In quest of the purest salt at 450 meters below Earth’s surface

September 15th, 2011 | Posted by greg in Daily life... | Travel

While sorting the thousands of photos I had from the summer vacation, I found a few on a visit we did in the salt mine of Bex. Knowing the importance of salt in food and particularly baking, I thought nice to share the experience…

The little train brought us at 450 meters below Earth’s surface. If you suffer claustrophobia, this might be not the best place for you. For anyone else, this is absolutely worth the trip in the cramped little train.

The story behind the salt mine of Bex, in Switzerland is rather edifying. Many moons ago, goats were on the green pastures of the area. They were always going back to the same spot, licking the soil and the farmer noticed it. After a little investigation he found out that the soil was unusually rich in salt, which attracted the goat naturally.

Thereafter, galleries were excavated and the salt exploitation started. Along the many years, technology evolved, but at the beginning for example, the underground water, saturated in salt, was directed on piles of wood very slowly. The water would evaporate from the wood and the salt would crystallize on its surface where it was then harvested.

 

Today the Bex salt mine produces tons of salt daily and as we were told, that crystal salt is some of the purest in the world and here is why…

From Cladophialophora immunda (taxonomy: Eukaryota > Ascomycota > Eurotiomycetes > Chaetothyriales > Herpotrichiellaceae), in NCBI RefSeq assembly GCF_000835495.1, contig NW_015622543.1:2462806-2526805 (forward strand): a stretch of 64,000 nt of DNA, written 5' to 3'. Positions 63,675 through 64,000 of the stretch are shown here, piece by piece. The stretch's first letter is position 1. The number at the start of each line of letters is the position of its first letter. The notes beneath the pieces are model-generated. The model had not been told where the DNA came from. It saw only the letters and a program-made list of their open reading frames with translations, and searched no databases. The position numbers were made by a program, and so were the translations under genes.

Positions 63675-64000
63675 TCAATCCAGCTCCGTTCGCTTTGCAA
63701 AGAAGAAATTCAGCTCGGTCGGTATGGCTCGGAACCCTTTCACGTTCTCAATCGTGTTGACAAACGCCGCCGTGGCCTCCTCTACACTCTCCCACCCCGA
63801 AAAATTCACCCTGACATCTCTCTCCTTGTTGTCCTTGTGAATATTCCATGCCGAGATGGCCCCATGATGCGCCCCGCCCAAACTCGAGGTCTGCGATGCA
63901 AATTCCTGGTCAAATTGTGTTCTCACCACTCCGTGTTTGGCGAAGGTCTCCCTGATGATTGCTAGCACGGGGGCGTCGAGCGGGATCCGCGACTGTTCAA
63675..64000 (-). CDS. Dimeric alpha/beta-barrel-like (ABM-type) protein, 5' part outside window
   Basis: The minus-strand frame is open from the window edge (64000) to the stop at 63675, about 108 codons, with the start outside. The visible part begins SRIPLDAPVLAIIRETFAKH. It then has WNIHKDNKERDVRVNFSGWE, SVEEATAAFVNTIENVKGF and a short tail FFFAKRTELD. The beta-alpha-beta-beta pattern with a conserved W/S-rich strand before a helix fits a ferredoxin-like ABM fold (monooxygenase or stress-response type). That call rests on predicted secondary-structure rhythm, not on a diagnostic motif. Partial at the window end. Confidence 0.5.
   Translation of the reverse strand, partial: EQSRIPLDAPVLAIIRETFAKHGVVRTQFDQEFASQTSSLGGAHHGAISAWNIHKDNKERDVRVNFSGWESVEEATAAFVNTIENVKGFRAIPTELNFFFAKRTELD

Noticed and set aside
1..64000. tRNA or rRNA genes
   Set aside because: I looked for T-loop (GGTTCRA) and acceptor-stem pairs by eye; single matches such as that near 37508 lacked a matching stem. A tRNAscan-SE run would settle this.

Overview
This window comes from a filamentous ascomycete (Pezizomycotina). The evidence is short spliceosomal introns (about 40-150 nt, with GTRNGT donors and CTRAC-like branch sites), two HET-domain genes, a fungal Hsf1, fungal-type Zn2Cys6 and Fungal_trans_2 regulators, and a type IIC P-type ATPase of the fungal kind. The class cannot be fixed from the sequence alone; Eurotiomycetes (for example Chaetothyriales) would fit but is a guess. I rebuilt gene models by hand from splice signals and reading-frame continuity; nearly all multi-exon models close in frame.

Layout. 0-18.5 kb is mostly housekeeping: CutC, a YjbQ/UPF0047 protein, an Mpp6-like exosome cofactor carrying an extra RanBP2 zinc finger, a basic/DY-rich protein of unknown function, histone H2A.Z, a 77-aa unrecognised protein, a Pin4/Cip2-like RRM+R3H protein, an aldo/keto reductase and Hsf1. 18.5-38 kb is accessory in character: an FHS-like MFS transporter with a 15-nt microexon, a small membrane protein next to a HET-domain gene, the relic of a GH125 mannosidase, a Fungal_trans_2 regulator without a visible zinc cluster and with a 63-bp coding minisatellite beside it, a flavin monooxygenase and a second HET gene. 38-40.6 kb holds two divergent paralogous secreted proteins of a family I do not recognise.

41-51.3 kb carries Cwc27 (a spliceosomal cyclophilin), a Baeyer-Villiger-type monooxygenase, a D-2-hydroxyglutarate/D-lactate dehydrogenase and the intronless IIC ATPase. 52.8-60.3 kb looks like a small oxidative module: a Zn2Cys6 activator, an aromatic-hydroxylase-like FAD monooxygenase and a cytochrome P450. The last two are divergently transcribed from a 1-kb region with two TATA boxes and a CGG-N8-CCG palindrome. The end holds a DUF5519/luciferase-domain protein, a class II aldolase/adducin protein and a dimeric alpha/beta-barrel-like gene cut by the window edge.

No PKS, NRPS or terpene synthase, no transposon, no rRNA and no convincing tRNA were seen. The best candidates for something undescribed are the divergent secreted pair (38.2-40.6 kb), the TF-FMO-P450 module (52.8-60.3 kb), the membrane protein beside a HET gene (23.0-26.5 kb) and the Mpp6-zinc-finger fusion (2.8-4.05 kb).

80 million years ago (that sounds like a commercial for mineral water!) the valleys of that corner of Switzerland (where I come from) were covered by sea and at some point the sea dried up. All that was left was the salt from the ocean’s water. Then, the continents moved and crashed into each others, forming mountains known today as the Alps. In the process, the thick layer of sea salt was engulfed into many layers of rocks and for 80 million years it has been sleeping, hidden from any impurities possible. The story is much longer than what I make it sound, of course…

Thus, that salt is actually sea salt, but it has been protected by an unbelievable thick jacket of granite and other stones, making it absolutely pristine. We were told by our guide that the sea salt from Guerande for example is less pure than that one and that for instance when the petrol tanker Erika crashed open off the coast of Spain and France, the Guerande salt plant closed their safety gates 15 minutes before the black wave arrived there. Of course, I couldn’t verify what the guide said, but it sounds all very possible and indeed, the Bex salt seems to be well protected from such disaster.

Today, the Bex salt mine has developed a wide range of cosmetic products, food product such as toffees, flavored salt, spreads and so on… I tried a few items and it is indeed very nice.

I though very interesting to discover how mine works, especially the methane gas detector. The one installed throughout the mine were super high-tech and it was good to learn how methane occurs in mines and thus we could understand all the reasons behind explosions.

Along the visit of the mine, there are loads of interesting stuff to see, including a wine cellar located at the heart of the mine, where our guide told us that a year of aging in the cave was equivalent to 4 years in a regular cellar. I was skeptical, really. They also opened a restaurant inside the mine, which I though interesting, although the view was a bit stone cold!

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